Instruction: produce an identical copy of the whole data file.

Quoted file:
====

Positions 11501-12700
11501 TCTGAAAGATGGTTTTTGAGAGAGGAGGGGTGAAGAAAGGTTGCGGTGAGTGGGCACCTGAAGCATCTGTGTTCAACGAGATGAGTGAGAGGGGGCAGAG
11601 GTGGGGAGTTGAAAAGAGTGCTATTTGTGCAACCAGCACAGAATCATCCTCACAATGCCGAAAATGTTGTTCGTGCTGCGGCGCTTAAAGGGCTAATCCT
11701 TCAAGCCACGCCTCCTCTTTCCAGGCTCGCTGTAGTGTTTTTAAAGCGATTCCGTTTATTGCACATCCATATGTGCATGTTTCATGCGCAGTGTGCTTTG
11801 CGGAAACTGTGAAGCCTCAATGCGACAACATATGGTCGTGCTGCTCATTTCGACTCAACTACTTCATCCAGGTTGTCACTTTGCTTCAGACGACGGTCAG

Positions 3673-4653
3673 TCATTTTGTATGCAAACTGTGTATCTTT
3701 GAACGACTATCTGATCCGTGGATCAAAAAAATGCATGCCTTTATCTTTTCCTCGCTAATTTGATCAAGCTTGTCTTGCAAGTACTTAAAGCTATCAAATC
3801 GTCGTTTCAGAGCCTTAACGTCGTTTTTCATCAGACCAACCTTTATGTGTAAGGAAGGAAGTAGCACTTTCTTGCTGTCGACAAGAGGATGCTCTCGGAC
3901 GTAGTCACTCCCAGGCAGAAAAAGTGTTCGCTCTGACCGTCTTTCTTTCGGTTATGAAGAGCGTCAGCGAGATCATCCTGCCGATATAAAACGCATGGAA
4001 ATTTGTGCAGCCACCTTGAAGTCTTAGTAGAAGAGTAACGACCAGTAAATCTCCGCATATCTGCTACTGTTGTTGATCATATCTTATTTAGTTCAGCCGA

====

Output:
Positions 11501-12700
11501 TCTGAAAGATGGTTTTTGAGAGAGGAGGGGTGAAGAAAGGTTGCGGTGAGTGGGCACCTGAAGCATCTGTGTTCAACGAGATGAGTGAGAGGGGGCAGAG
11601 GTGGGGAGTTGAAAAGAGTGCTATTTGTGCAACCAGCACAGAATCATCCTCACAATGCCGAAAATGTTGTTCGTGCTGCGGCGCTTAAAGGGCTAATCCT
11701 TCAAGCCACGCCTCCTCTTTCCAGGCTCGCTGTAGTGTTTTTAAAGCGATTCCGTTTATTGCACATCCATATGTGCATGTTTCATGCGCAGTGTGCTTTG
11801 CGGAAACTGTGAAGCCTCAATGCGACAACATATGGTCGTGCTGCTCATTTCGACTCAACTACTTCATCCAGGTTGTCACTTTGCTTCAGACGACGGTCAG

Positions 3673-4653
3673 TCATTTTGTATGCAAACTGTGTATCTTT
3701 GAACGACTATCTGATCCGTGGATCAAAAAAATGCATGCCTTTATCTTTTCCTCGCTAATTTGATCAAGCTTGTCTTGCAAGTACTTAAAGCTATCAAATC
3801 GTCGTTTCAGAGCCTTAACGTCGTTTTTCATCAGACCAACCTTTATGTGTAAGGAAGGAAGTAGCACTTTCTTGCTGTCGACAAGAGGATGCTCTCGGAC
3901 GTAGTCACTCCCAGGCAGAAAAAGTGTTCGCTCTGACCGTCTTTCTTTCGGTTATGAAGAGCGTCAGCGAGATCATCCTGCCGATATAAAACGCATGGAA
4001 ATTTGTGCAGCCACCTTGAAGTCTTAGTAGAAGAGTAACGACCAGTAAATCTCCGCATATCTGCTACTGTTGTTGATCATATCTTATTTAGTTCAGCCGA